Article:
In contrast, Yarrow’s fund brought in £66m that month, according to data from Morningstar.
Jupiter Merlin, one of the earliest backers of Yarrow’s debut fund, gradually added £300m from its former Woodford stake. Architas has £13m invested in the fund in its Active Multi Asset range, £4m in the Multi-Manager UK Equity fund and a further £15m in the Blended Multi Asset range.
Yarrow’s fund has posted net inflows for the last 10 consecutive months. Morningstar did not have flow data stretching back further as the fund’s oldest share class was started in September 2017.
Its largest inflows were last October and November (£126m and £201m respectively) around the time Evenlode Income received an injection from Jupiter Merlin and Architas.
Value to defensive
The rotation out of Woodford into Yarrow (pictured) represents a style shift from growth to defensives, says Ryan Hughes, head of active portfolios at AJ Bell.
“You’ve literally gone from one extreme to the other,” says Hughes.
“Hugh Yarrow focuses on very profitable companies that have got low capital intensity and are very lowly leveraged.
“When you look at some of the holdings in Woodford’s fund, it is very, very different – early start-ups with no profitability that are requiring a lot of capital and are quite highly leveraged.”
Performance has clearly been a driving factor in the diverging fortunes of Woodford and Yarrow.
Yarrow soft closed Evenlode Income after it reached £2bn in March this year. The fund, now £2.4bn in size, has been first quartile over one, three and five years against the IA UK Equity Income sector.
Woodford vs Evenlode
|Woodford Equity Income||-5.94%||-9.5%||0.4%||N/A|
Woodford has suffered several stock specific mishaps over the last year.
Peter Brunt, senior analyst of manager research at Morningstar notes four stocks – Provident Financial, Prothena Corp, Theravance Biopharma and Capita – accounted for half of the fund’s underperformance during the period.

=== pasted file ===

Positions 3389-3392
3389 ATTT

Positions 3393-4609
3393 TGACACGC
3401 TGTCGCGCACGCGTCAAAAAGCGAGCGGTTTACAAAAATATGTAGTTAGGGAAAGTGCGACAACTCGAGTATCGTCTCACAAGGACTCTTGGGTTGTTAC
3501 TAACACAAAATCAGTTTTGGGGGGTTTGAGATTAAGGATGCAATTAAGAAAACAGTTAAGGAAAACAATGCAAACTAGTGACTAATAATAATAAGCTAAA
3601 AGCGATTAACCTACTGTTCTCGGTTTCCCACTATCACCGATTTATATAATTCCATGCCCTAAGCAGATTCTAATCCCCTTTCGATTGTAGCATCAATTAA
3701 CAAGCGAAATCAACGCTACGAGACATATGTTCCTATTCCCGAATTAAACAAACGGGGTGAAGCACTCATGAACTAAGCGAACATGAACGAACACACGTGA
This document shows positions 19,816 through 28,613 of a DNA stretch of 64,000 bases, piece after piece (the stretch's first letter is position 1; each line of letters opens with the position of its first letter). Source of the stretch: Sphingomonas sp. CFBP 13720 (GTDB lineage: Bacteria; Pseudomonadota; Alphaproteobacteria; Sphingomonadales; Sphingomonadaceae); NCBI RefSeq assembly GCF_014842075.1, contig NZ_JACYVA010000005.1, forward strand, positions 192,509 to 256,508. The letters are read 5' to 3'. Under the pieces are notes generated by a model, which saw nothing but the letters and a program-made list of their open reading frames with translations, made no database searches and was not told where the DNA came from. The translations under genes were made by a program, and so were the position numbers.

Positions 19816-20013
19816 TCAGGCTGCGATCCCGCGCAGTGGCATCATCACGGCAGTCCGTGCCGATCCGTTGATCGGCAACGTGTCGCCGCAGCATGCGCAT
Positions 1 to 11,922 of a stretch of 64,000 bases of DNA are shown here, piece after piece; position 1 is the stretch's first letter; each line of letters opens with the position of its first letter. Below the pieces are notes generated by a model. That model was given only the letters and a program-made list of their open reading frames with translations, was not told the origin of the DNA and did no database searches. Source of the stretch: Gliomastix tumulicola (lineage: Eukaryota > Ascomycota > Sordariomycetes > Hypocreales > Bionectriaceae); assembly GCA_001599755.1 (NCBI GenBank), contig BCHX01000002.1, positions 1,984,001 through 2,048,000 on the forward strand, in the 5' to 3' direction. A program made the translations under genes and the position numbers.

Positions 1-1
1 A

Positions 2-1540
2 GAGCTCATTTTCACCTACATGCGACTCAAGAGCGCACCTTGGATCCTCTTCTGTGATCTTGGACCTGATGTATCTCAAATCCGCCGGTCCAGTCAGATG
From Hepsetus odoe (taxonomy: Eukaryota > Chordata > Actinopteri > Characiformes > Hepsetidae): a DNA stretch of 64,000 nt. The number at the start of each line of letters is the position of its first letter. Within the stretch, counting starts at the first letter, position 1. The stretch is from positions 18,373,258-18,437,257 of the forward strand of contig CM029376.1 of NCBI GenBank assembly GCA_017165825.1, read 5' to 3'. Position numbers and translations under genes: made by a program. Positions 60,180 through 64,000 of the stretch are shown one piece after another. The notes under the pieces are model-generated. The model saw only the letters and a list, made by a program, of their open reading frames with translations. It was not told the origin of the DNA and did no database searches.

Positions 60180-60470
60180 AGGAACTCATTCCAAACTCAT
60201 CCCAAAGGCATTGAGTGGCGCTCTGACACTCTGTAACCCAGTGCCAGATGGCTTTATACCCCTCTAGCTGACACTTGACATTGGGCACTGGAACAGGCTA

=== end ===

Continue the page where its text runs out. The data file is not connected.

Brunt says the portfolio has been hurt by a lack of exposure to companies in materials and energy, the best-performing UK sectors, as he instead focuses on pharmaceuticals and biotech, plus domestically-focused stocks, where he has sought value opportunities.
“The former have faced industry headwinds and the latter have seen uncertainty over the Brexit outcome continue to weigh heavily on investor sentiment.”
Tobacco giant Imperial Brands, a defensive name, makes up 8.81% of the portfolio. However, Woodford has been piling more cyclical names into the portfolio since Brexit and financials now make up 36.99% of the fund. This was one of the reasons his fund was dropped from Tilney’s best buy list in March.
Brunt adds: “While contrarian investing comes with a degree of risk and issues could be expected from time to time, the nature of some of the stock specific problems and respective position sizes in the portfolio have given us cause for concern.”
Morningstar downgraded Woodford Equity Income to bronze in May.
Architas dropped Woodford Equity Income because the multi-asset team was concerned about its exposure to bond proxies in a potentially higher interest rate environment, according to senior investment manager Nathan Sweeney.
The multi-manager has sold down equity income exposure across Europe and the US, in addition to the UK. Sweeney says they are rotating into funds with a focus on “high quality companies with strong balance sheets and good cash flows”.
JO Hambro UK Equity Income fund is the sole UK equity income fund remaining in its active multi-asset range.
Jupiter declined to comment on why it sold the fund after 20-years of investing with the star manager.
AJ Bell’s Hughes says increased chatter around being late in the equity cycle, a pickup in volatility and Brexit headwinds indicate that managers are keen to reduce beta in their UK exposure.
“You would imagine if markets got a little volatile, the types of businesses Hugh Yarrow owns, given those characteristics, would act as quite defensive holdings,” he says.
Woodford Investment Management declined to comment.